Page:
By Siyeda Mahmoud | email@example.com
Looking into her eyes I could tell that she no longer had any recollection of who I was. I reached out to touch her hand as I had done many times before. I thought I was doing it to comfort her, but in reality I was probably trying to comfort myself. It’s almost a childlike gesture that we do when we are in need of some form of security; it’s the power of human touch.
The realization of knowing that it would never be the same again was a hard pill to swallow.
I grew up in a home where both of my parents had full time jobs. So it was lucky that my grandparents lived in a cottage on our property. Not a day went by that I didn’t see my grandmother. She was just as involved in my life as my own mother. She was the one who taught me how to tie my shoes, helped me learn how to swim and to ride a bike. She would read me all of my favorite stories and comfort me when I was sick. I can remember her house always smelling like fresh baked bread or homemade pie.
Every single thing about her was comforting.
I would get off the school bus to see my grandmother waiting to collect me. We would watch films, play games, cook, and she always sat with me to help me with my homework. I don’t think she ever doubted me for a second. Growing up I had to be tested for ADD several times. I struggled badly with reading and math, and was put in a program that was supposed to help me. No matter how defeated I felt, she always championed me and told me that when I was ready it would click.
She was the toughest and most resilient person I have ever known, besides my mother of course. It’s like they are the same person.
When I was 11 things started to change. My grandmother was a diabetic and one year on my birthday she had a fit. She had forgotten who anyone was and locked herself in the bedroom. All I remember is that I was told to go inside the house. Things started to get worse when my grandmother was diagnosed with Alzheimer’s disease. At that age I didn’t really know what it meant, or that there was no cure for it. In the age that we live in, it seemed like medicine could cure anything. I found myself having extreme optimism.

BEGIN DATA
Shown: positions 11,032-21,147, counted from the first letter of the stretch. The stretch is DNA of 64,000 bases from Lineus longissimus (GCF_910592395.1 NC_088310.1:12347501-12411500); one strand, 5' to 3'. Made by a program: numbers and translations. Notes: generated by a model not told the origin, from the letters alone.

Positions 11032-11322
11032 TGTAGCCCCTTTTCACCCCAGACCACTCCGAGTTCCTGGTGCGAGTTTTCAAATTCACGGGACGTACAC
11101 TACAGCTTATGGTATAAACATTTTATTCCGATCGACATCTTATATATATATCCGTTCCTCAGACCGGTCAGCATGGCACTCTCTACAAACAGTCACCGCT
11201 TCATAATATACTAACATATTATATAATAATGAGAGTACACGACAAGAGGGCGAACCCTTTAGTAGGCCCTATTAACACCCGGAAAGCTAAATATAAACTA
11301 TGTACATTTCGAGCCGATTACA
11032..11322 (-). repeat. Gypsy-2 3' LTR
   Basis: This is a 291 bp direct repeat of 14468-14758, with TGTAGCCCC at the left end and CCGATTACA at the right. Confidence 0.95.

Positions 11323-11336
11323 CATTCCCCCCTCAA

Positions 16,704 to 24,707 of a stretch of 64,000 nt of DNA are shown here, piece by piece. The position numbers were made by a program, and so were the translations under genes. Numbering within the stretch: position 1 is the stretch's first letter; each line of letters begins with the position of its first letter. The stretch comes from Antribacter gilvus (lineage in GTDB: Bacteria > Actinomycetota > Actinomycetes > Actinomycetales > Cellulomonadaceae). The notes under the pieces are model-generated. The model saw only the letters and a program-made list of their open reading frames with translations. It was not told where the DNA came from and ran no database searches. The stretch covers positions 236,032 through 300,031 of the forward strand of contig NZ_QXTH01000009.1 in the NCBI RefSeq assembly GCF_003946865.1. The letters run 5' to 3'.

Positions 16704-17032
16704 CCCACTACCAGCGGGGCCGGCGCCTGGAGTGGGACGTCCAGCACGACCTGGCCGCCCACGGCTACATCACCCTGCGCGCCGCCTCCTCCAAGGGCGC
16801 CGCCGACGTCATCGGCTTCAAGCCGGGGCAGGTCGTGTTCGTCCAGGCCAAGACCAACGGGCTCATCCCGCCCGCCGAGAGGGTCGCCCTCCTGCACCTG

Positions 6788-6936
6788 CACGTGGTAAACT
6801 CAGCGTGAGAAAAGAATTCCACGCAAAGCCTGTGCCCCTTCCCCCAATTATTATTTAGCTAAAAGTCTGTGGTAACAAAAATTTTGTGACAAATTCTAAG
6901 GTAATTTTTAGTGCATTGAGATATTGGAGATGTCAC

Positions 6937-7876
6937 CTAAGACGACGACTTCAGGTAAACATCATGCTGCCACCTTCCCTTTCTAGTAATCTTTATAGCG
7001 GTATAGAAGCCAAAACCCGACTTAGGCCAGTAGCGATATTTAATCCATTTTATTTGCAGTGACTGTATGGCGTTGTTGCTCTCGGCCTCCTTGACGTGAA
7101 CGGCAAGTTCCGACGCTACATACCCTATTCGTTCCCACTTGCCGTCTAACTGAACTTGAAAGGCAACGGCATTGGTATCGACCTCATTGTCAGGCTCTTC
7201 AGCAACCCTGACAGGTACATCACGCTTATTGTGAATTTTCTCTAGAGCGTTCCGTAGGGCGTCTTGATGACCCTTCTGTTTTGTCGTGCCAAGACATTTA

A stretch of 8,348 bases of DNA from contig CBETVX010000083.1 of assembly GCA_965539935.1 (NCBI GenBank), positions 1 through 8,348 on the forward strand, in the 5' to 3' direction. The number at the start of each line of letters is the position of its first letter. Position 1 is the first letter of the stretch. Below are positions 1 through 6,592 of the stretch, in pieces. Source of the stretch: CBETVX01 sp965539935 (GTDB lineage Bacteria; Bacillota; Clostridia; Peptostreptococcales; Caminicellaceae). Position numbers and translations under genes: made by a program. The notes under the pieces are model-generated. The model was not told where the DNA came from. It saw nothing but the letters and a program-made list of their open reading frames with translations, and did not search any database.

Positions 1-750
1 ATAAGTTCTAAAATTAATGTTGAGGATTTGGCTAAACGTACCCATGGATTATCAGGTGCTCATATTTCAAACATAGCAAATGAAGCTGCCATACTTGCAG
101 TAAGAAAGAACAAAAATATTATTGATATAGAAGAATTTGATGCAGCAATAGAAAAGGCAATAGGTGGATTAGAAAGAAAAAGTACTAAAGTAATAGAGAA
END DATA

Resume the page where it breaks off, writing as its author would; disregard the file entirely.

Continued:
Surely the women that I grew up with would beat this.
As the stages of the disease progressed I could tell that she was changing. I remember sitting with her one day and she was talking about people I had never heard of. The way she was saying it was like they were in the room with us. Then a minute later it was like it had never happened. As nervous as I felt, I didn’t want to say anything. At the time my feeling was that if I pretended nothing was changing, then it would all be OK.
It got to the point where she could no longer take care of herself. Within a year she had become a shadow of herself. There were times when I stayed home from school to watch her. It went from her watching me as I grew up to me watching her. I became her caregiver.
There were times when I was alone with her that I would check to see if she was still breathing. Scared that anytime she closed her eyes they wouldn’t open again. I had started to become too much for my grandfather to handle. We had tried the home nursing, but it was too expensive. The decision was made to put her into a nursing home where she could have 24/7 professional care. I was 14 at the time. I remember the day when she was taken away. I thought to myself there must be a part of her deep inside that knows something isn’t right. The fact that she was leaving the place where she made all these wonderful memories over the years was heart breaking. Knowing she would most likely never come back was too much too think about.
I didn’t visit her often after she left. My mom would go every Saturday and always pleaded with me to come with her. But it was too hard for me to see her there. I wanted to preserve her as the strong loving women I had grown up with. Reflecting back, not going to visit her every week is the biggest regret of my life. When I did go I would sit with her and tell her how my life was. I would tell her stories about us, always saying “remember this” or “remember when that happened” knowing, of course, that she wouldn’t.
The last time I saw her she was lying in her bed. She looked so small to me. I held onto her hand tightly and stared into her eyes. No matter how she had changed, she still had the same eyes I remember staring into as a child.
I was surprised at how they still comforted me.
When it was time to leave I found myself hesitating at the door. I looked back at her one last time, smiled and told her, “I love you.” All these years later, not a day goes by that she doesn’t pop into my mind. I wish she could see how far I’ve come in my life, and I can’t help but think she would be proud. She is the reason I am who I am, and I can’t thank her enough for everything she gave me.